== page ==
Hot or Not?

I'm not sure what I think of Nabaztag. It's either one of the coolest ideas EVER, or it's completely stupid. I don't think there can be much middle ground with this thing.

But it points in a certain direction -- simple connectivity. Most devices that provide connectivity nowadays do so through a complex interface that requires substantial training and expertise to use. Nabaztag seems to let you be a lot more casual and still take advantage of high-tech possibilities. I'm sure there's some more or less complicated setup involved (picking sources for the little guy and configuring it, etc), but I think I get the idea and it looks pretty simple to use.

And I think the IDEA at least is killer -- a little guy that's plugged in so you don't have to be. Interesting how the world seems to be moving AWAY from the 80's cyberpunk vision of eternal connectedness -- even as connectedness become ubiquitous. If Nabaztag isn't the wave of the future, it's at least a reasonable look at the prevailing winds.


You Are In Love

Saw Brotherhood of the Wolf at the Festival here a few years back. Liked it okay -- painfully overcut, but otherwise some good stuff. Some time later Steph said, "Hey, remember that Italian actress from Brotherhood? The prostitute? She was really good -- she was in another movie, Tears of the Sun. Let's check it out."

Of course the woman in question is the actress Monica Bellucci, and is only one of an endless line of amazing actors that Steph has managed to pick out of the crowd and alert us to before we even know who they are. We have a whole "stable" of actors that she's identified as worth keeping tabs on. Sometimes we end up watching great actors in not-so-great movies (Tears of the Sun, say), but it's always thrilling watching somebody live up to the potential you see in them and deliver spectacular performances.

Now ordinarily I prefer subtitles to dubbing, since voice acting is if anything harder than normal acting, but Blaine's copy of Brotherhood doesn't include subtitles, so we watched it in English. And discovered that many of the actors did their own English dubs (since they're European and thus speak thirty languages) -- including Monica. So I grabbed a bunch of choice utterances, scrambled them up with a little Herb Alpert and the Tijuana Brass ("Green Peppers" from Whipped Cream and Other Delights), added a solid base of GarageBand loops and voila!

You Are In Love (We're Not Married)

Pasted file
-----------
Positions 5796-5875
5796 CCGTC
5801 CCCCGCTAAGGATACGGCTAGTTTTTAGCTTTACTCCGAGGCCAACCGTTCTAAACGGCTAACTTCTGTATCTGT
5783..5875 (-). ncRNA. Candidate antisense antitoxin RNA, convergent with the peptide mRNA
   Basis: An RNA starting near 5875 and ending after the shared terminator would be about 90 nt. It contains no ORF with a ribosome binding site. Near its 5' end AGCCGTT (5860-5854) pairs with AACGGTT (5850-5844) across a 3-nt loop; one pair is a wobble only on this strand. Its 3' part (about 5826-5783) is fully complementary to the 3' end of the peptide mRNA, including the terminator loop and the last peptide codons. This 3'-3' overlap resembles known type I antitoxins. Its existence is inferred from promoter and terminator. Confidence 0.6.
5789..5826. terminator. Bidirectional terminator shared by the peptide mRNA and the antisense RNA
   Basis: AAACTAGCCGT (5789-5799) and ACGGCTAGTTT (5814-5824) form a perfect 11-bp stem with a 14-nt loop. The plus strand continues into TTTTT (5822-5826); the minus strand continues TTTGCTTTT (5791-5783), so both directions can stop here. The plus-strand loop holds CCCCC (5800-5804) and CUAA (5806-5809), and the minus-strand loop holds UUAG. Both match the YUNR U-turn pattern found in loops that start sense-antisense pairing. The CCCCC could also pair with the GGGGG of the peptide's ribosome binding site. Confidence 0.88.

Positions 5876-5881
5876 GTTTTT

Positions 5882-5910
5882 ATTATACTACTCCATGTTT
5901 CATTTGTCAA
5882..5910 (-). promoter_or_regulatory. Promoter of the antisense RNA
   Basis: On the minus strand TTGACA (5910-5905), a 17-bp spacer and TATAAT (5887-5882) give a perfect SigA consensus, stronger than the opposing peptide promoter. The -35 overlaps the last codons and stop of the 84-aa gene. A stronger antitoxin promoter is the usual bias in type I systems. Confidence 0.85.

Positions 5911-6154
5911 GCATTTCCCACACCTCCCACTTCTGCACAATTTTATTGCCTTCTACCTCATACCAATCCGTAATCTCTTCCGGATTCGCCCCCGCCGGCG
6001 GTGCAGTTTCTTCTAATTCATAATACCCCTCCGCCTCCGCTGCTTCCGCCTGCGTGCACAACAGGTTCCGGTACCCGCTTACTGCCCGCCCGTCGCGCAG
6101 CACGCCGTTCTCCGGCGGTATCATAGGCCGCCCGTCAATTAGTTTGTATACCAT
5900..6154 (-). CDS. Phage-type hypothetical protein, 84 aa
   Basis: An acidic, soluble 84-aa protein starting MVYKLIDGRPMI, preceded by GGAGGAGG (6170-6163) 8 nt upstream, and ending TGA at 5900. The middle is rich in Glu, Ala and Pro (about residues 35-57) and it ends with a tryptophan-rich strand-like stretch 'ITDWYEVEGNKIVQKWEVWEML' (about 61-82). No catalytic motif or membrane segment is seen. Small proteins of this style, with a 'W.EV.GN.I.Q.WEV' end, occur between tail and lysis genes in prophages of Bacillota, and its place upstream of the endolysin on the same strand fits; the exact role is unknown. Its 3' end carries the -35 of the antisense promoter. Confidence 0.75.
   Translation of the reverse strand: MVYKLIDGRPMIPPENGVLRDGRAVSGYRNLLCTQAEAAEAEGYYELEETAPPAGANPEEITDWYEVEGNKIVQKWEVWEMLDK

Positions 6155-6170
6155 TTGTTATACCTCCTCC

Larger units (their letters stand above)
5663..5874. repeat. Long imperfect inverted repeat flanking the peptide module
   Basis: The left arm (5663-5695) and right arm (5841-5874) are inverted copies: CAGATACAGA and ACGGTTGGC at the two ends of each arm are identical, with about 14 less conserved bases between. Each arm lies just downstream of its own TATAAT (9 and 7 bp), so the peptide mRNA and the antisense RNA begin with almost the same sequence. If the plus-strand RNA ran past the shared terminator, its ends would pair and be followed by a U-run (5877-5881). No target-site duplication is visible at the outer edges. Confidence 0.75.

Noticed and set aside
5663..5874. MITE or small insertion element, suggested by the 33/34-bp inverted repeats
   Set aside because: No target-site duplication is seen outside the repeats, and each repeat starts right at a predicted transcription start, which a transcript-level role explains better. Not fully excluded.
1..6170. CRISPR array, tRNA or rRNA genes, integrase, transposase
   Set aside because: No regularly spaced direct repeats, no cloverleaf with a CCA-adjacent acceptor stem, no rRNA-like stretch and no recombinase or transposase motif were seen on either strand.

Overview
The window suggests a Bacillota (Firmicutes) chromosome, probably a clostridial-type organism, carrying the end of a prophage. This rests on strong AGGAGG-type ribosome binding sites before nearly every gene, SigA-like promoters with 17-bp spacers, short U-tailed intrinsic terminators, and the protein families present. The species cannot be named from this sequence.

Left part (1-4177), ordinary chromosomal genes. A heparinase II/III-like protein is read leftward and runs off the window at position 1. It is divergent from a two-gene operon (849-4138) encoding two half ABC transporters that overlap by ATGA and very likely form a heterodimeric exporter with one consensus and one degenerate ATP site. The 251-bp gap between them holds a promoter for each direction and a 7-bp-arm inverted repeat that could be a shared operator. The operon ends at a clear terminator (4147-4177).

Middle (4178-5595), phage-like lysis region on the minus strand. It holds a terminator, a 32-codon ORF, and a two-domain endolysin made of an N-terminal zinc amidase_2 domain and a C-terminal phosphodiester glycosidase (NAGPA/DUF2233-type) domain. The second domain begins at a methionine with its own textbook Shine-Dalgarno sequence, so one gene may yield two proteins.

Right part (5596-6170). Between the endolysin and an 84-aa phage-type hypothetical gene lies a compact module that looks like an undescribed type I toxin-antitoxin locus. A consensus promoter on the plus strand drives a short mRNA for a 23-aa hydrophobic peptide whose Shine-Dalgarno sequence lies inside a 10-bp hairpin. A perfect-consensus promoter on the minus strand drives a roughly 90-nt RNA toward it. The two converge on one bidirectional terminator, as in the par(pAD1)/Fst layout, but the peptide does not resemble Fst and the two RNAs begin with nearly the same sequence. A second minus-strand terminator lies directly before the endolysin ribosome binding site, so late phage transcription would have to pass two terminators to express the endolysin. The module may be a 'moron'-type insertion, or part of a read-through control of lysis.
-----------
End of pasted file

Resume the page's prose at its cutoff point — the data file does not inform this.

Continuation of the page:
Learned a lot listening carefully to Dmitri From Paris, Towa Tei and Coldcut on a recent trip to TO. It may not show, but I swear I learned it! I got more help from Steph, of course, than I did from any of them.

I Don't Like You Anyway

Bran Van 3000's album "Discosis" captivated me from the first moment I heard it, in a record store in Kyoto as Steph and I awaited our train back to Tokyo. I had no notion of BV3G as anything other than the one-hit wonder of "Drinking In LA", a tune I'd liked well enough back in the day but never really gave another thought to after its moment (it's really the "Life In A Northern Town" of 2000).

It remains one of my favourite albums, as much for its confusing jumble of themes and styles and genres (not to mention languages) as for the crisp muscianship and imaginative production. Sounds and voices come in and out, sudden and sharp or soft and gently announcing themselves. The whole album gives off an impenetrable aura of dreaminess, and I think that dreams and mystery are at the heart of this light-hearted but serious offering.

"It's so predictable to want to be so beautiful..."

What kind of music is this: electric beats and wistful acoustic guitars, overwrought diva vocals alongside freestyle rapping, spoken word tales that rewind and wrap around themselves, revealing a core of nothing but nonsense crafted from self-reference and wordplay.

But there's a running vein of ore under all the strangeness, a constant cautious exploration of dreams. Kermit the Frog flips off angry drivers while daydreaming of turning a traffic jam into a block party. A suburban girl's dreams of rock and roll trigger a cultural overload. A cultured fellow sends a message to a luscious actress which becomes a strange reversal of roles.

"I really can't recall who I was meant to be that day,
I'm an actress; I play so many roles.
But the script required Miss G,
that's who I was meant to be,
and I was just about to pick out the clothes
(when my crumpled paper ball
hit the floor beside you, it made no sense at all)"

Dreams of speed, of sex, of love, of transcendence. Transcending one's own identity, as the actress does (and ultimately her customer).

"Who do you want me to be?
Who do I want to be?
Who do you want me to be?
Fucking loaded."

The title, Discosis, suggests a play on psychological terminology, so maybe I'm not so far off here. Maybe the constant shifts and eruptions in the music reflect the constant stir and boil of our minds, where memories collide and come bubbling unexpected to the surface.

"One day God walked on old Mount Royal, just to dream of the human form,
through stones and cans and comic books in a kettle,
then you came out like a shining goddess of heavy metal.
It's too bad some hearts just don't settle,
and the pipes are leaking and you feel like leaving,
Yeah we've heard this one before.